Keith B. Lyle, Ph.D., is an Asociate Professor in the Department of Psychological and Brain Sciences. He received his B.S. in psychology from Indiana University and his Ph.D. in psychology from Yale University. Dr. Lyle’s primary research interests are in memory, attention, and personality.
Jennifer Middleton, Ph.D., LCSW, is an Assistant Professor at the Kent School of Social Work. She recently completed the Delphi Center’s Seminar on Teaching for New Faculty and currently teaches graduate-level social work practice courses at the Kent School. She co-directs the UofL Human Trafficking Research Initiative, holding membership on human trafficking initiatives nationally and internationally. In addition, Dr. Middleton is fully trained in the Sanctuary Model®, a trauma-informed culture and systems change intervention, and has worked with sexually exploited and trafficked youth.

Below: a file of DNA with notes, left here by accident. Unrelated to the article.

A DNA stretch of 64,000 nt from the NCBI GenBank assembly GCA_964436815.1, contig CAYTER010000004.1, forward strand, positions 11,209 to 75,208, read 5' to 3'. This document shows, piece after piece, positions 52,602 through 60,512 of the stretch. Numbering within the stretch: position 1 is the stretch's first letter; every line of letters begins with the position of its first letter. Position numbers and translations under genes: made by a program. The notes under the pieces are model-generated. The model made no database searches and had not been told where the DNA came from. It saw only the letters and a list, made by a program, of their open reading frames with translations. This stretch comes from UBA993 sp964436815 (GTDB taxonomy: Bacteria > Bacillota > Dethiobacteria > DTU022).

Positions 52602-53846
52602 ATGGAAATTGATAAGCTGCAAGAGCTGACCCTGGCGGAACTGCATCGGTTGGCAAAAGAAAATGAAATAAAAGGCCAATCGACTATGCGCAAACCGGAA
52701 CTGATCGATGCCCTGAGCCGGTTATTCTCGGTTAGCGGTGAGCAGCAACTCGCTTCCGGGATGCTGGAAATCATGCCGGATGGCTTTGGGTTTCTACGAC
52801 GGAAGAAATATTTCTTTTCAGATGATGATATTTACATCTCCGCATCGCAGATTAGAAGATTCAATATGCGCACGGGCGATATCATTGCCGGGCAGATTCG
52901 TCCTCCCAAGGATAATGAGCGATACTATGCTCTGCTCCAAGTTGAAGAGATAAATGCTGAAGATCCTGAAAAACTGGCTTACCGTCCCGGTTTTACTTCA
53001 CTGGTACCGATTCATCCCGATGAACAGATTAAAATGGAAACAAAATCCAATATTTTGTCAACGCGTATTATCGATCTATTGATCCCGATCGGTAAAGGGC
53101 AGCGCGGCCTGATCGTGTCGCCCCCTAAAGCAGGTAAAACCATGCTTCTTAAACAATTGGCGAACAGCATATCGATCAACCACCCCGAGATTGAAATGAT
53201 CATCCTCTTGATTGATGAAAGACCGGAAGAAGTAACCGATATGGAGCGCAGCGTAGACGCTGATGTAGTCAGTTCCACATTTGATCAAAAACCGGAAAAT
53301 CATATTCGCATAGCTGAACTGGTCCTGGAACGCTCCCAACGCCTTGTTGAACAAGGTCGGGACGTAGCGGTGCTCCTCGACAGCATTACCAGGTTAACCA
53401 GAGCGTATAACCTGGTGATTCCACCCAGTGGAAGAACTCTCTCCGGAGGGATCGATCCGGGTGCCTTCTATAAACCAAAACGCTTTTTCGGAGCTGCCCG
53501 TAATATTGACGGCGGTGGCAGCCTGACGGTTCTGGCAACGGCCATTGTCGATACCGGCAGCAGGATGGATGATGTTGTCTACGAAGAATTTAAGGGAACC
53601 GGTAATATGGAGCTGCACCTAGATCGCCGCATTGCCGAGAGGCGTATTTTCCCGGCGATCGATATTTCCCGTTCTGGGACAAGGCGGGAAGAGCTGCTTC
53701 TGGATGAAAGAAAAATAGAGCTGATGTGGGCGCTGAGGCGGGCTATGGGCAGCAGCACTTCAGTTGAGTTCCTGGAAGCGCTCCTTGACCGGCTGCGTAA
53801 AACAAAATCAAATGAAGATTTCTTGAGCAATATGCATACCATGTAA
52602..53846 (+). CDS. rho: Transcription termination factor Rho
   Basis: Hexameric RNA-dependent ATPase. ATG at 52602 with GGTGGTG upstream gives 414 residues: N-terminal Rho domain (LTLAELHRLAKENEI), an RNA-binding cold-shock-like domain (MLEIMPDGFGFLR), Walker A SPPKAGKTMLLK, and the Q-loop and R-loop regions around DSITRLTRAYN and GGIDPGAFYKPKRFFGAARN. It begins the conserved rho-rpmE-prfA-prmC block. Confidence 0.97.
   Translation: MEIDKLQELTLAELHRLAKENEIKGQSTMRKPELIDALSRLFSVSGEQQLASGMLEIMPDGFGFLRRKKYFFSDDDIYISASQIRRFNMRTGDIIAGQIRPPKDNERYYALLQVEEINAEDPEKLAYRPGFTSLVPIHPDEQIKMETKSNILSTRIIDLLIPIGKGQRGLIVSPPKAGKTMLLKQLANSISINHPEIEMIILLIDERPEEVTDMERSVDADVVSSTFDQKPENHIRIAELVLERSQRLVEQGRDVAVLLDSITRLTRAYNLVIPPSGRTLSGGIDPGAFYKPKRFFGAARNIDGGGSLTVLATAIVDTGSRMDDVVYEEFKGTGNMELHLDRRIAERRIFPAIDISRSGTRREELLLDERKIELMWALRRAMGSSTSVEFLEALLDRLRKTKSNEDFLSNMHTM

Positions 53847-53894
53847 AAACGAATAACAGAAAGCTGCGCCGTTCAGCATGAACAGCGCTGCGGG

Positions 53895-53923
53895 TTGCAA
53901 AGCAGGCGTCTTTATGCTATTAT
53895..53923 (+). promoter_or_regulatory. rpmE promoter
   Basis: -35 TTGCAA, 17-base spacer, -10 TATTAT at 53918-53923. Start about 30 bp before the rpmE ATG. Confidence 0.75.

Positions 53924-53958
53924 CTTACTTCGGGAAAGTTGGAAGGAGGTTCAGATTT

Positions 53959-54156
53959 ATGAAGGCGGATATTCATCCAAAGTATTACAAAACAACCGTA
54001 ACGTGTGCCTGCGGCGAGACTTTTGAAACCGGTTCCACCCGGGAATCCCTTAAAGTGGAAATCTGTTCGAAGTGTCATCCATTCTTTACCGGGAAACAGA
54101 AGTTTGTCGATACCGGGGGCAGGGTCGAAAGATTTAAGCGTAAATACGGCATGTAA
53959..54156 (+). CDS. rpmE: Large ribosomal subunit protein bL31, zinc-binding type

Patty Payette, Ph.D., is Executive Director of “Find Your Fit,” the Quality Enhancement Plan at UofL, and Senior Associate Director of the Delphi Center for Teaching and Learning. Patty provides leadership on a number of university-wide teaching programs and has expertise in a variety of teaching and learning topics, including instructional design, critical thinking, and active learning. She has forthcoming publications on teaching for critical thinking and organizational change. She earned a Ph.D. in 2001 from Michigan State University where she also helped lead the growth and development of the Office of Faculty and Organizational Development.